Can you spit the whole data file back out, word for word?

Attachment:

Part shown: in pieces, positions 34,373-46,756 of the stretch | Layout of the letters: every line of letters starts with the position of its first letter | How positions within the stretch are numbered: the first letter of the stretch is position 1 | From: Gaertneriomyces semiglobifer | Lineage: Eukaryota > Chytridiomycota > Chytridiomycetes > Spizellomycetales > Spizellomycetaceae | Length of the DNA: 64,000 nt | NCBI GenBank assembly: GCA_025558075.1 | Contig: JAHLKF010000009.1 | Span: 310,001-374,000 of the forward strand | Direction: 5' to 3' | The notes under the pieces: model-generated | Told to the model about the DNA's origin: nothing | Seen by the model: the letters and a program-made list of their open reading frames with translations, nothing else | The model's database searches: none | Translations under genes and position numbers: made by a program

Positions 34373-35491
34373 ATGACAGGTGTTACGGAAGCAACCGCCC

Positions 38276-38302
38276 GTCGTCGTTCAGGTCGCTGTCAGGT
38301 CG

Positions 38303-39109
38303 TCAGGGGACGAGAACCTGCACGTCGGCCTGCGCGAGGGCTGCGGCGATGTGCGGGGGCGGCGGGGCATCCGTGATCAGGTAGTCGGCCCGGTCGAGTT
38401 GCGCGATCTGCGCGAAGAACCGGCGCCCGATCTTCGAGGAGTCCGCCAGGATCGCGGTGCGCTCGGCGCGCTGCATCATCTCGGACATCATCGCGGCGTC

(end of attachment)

Part shown: in pieces, positions 34,373-46,756 of the stretch | Layout of the letters: every line of letters starts with the position of its first letter | How positions within the stretch are numbered: the first letter of the stretch is position 1 | From: Gaertneriomyces semiglobifer | Lineage: Eukaryota > Chytridiomycota > Chytridiomycetes > Spizellomycetales > Spizellomycetaceae | Length of the DNA: 64,000 nt | NCBI GenBank assembly: GCA_025558075.1 | Contig: JAHLKF010000009.1 | Span: 310,001-374,000 of the forward strand | Direction: 5' to 3' | The notes under the pieces: model-generated | Told to the model about the DNA's origin: nothing | Seen by the model: the letters and a program-made list of their open reading frames with translations, nothing else | The model's database searches: none | Translations under genes and position numbers: made by a program

Positions 34373-35491
34373 ATGACAGGTGTTACGGAAGCAACCGCCC

Positions 38276-38302
38276 GTCGTCGTTCAGGTCGCTGTCAGGT
38301 CG

Positions 38303-39109
38303 TCAGGGGACGAGAACCTGCACGTCGGCCTGCGCGAGGGCTGCGGCGATGTGCGGGGGCGGCGGGGCATCCGTGATCAGGTAGTCGGCCCGGTCGAGTT
38401 GCGCGATCTGCGCGAAGAACCGGCGCCCGATCTTCGAGGAGTCCGCCAGGATCGCGGTGCGCTCGGCGCGCTGCATCATCTCGGACATCATCGCGGCGTC